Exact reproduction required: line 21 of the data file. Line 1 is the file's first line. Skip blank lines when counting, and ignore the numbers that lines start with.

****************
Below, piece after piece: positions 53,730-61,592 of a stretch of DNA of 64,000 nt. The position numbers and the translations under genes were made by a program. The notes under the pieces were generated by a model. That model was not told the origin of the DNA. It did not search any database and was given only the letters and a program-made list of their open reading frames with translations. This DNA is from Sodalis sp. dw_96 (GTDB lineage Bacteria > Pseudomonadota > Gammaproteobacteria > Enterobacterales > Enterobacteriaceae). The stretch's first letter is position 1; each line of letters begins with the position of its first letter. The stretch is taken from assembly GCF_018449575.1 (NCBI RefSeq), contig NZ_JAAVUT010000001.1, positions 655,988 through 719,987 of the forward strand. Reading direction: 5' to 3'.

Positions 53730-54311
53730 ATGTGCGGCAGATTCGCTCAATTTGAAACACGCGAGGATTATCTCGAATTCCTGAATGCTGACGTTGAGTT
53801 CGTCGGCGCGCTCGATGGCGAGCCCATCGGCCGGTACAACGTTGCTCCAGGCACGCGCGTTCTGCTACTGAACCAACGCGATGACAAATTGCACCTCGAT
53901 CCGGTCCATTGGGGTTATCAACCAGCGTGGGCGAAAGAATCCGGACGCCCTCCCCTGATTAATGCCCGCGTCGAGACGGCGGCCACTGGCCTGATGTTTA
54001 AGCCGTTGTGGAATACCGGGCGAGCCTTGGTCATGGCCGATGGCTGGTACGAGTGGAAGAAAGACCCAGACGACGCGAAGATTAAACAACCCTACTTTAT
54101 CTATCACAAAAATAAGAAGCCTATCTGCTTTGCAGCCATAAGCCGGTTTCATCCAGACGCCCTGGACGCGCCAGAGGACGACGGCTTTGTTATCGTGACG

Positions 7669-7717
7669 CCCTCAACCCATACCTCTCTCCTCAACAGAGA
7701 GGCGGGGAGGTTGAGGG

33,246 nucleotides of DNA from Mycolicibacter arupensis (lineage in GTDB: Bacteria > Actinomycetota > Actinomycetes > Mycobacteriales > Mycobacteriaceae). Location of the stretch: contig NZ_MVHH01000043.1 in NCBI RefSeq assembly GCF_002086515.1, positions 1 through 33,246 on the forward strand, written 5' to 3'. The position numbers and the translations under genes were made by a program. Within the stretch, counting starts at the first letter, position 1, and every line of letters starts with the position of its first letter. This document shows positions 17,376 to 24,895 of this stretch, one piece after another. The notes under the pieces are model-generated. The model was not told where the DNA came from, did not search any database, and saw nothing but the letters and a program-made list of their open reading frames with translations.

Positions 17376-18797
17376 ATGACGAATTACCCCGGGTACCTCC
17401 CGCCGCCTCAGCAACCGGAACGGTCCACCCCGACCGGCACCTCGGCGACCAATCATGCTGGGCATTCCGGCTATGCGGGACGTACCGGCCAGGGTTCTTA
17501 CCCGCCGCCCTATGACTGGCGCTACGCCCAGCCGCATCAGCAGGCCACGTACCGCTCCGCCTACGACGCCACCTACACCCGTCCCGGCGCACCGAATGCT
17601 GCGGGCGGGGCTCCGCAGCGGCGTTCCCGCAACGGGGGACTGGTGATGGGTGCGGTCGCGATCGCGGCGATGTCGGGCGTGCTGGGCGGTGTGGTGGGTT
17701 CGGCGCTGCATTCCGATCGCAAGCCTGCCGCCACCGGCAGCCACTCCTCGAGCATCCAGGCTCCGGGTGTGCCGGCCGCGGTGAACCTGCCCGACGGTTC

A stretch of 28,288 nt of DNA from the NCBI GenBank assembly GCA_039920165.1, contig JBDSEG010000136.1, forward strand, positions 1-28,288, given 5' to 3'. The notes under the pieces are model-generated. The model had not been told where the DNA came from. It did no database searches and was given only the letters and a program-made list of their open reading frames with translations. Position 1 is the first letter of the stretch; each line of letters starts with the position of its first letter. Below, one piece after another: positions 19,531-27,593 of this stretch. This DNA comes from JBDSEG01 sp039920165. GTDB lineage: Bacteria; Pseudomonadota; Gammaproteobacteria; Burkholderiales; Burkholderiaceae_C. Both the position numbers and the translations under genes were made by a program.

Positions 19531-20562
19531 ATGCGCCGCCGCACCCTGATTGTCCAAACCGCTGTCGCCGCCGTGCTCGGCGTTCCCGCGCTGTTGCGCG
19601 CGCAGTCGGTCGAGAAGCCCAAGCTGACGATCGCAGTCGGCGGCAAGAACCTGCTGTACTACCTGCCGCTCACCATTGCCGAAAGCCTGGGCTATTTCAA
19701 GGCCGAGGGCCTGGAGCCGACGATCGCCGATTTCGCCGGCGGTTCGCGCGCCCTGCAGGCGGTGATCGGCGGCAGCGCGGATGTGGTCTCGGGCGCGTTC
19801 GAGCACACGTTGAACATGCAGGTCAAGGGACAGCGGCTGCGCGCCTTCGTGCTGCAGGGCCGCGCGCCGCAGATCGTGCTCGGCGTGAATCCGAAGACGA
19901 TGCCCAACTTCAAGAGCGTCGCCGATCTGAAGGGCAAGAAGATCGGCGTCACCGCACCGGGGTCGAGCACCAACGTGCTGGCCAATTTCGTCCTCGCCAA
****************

19601 CGCAGTCGGTCGAGAAGCCCAAGCTGACGATCGCAGTCGGCGGCAAGAACCTGCTGTACTACCTGCCGCTCACCATTGCCGAAAGCCTGGGCTATTTCAA